Compilation: Tar Heel NCAA Projections 2/26
A big win over NC State did more than just boost the mood on Franklin Street. It also vaulted Carolina eight spots in the newest official RPI, where they currently stand 22nd. Despite the constant chatter from so-called analysts about whether the Tar Heels are on the bubble, 22nd is well out of bubble territory. Of course, which do you think gets better ratings and more page views: debating whether UNC is on the bubble, or debating whether Virginia is on the bubble?
With less than three weeks until Selection Sunday, let's take a look at whether that improved RPI translated into better projections in this week's NCAA Tournament forecasts. As with the last two weeks, we'll look at some of the better-known brackets, but we'll also use some of the predictions that have fared the best in the Bracket Project's ranking of the best projections over the past three years.
CBSSports.com: 10 seed, up from a 12 last week. The more intriguing part of this forecast is the matchup, which you're going to see again: the Tar Heels against 7 seed UCLA in Auburn Hills.
Yahoo! Sports: This bracket doesn't predict actual matchups, but does have Carolina slotted as a 9 seed. The 8 seeds are NC State, UCLA, Oregon and Missouri.
Sporting News: Placed as a 9 seed, with the note, "Avoiding road losses at Clemson and Maryland is key." Again, they don't get into exact matchups, but the 8s are NC State, UCLA, Minnesota and VCU.
ESPN: An 8 seed in Dayton, facing Illinois for the right to play Florida.
Patrick Stevens (USA Today): Up to an 8 seed (from 9 last week), with an 8-9 matchup against UCLA in Auburn Hills.
Bracket Project: Up one line to an 8 seed, with the possible 8-9 matchups including UCLA, Creighton, Oregon and Oklahoma.
Lobofan: This independent blogger, who has fared very well in the rankings from past years, has an intriguing inter-sectional matchup for the 10 seed Tar Heels: 7 seed San Diego State, which just happens to be coached by Steve Fisher, who also happens to have been the coach of Michigan's Fab Five. Ever heard of them? Oh yes, they lost to the Tar Heels 20 years ago in the national title game.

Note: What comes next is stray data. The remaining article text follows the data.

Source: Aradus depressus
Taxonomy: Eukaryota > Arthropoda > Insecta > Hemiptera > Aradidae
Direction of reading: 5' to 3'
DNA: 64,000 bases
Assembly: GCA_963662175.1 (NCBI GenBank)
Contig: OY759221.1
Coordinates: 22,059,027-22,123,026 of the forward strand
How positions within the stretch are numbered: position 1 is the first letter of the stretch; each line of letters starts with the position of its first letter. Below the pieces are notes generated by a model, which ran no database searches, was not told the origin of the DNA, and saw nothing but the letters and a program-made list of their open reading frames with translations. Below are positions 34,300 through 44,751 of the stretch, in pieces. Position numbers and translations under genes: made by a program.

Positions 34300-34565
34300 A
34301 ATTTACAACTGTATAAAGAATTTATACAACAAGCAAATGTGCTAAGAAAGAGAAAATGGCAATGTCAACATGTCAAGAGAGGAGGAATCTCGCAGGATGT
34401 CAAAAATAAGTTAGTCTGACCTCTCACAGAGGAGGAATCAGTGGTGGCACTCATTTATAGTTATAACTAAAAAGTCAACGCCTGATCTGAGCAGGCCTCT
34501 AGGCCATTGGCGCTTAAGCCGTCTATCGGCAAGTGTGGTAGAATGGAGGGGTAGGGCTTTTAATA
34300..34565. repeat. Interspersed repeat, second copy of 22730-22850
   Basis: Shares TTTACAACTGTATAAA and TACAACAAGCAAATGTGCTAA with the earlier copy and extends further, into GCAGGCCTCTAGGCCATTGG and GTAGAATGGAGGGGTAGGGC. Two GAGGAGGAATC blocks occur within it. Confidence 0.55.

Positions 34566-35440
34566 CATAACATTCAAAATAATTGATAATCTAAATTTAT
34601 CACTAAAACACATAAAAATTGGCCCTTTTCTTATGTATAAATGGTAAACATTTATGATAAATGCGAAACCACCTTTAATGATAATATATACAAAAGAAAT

Crashing the Dance: We're adding this unique format to the mix this week. Entirely automated, it uses artificial intelligence to learn from previous years how the NCAA Tournament selection committee has seeded the bracket based on past profiles. In other words, this site is smarter than we are. It's also been a very useful tool that has been as accurate or better than many of the better-known human-generated brackets. Today, CTD has the Tar Heels placed as an 8 seed, on the fringe of breaking through to the 7s.
1. It might be time to start coming to grips with the possibility of an opening-round matchup against UCLA. That's the kind of buzz-generating marquee opener the committee loves, and both teams are hovering around the 7-10 seed range that would make a head-to-head battle possible. The Bruins have a big home game against Arizona this weekend, and then close with road trips to Washington State and Washington. Keep in mind also that the NC State coaching staff has significant ties to UCLA, which means it wouldn't be hard for the Bruins to locate a detailed scouting report on the Tar Heels.
2. There's a possible third UNC-NC State matchup looming in Greensboro at the ACC Tournament, and the outcome is likely to make a difference for NCAA Tournament seeding. Both teams are seeded in close proximity to each other in all of the above brackets. The Wolfpack has the easier closing schedule, but has also been unpredictable on the road. If they meet head-to-head again, it could determine which gets the higher seed.
3. Start girding yourself now for an epic two-game finale to the regular season. Unpredictable Maryland is almost certain to be desperate for a victory in College Park next Wednesday, and then Carolina comes home for a senior day game against Duke. That's the toughest two-game closing kick in the ACC, and it means that even next week's tournament predictions are likely to undergo some major changes based on those outcomes.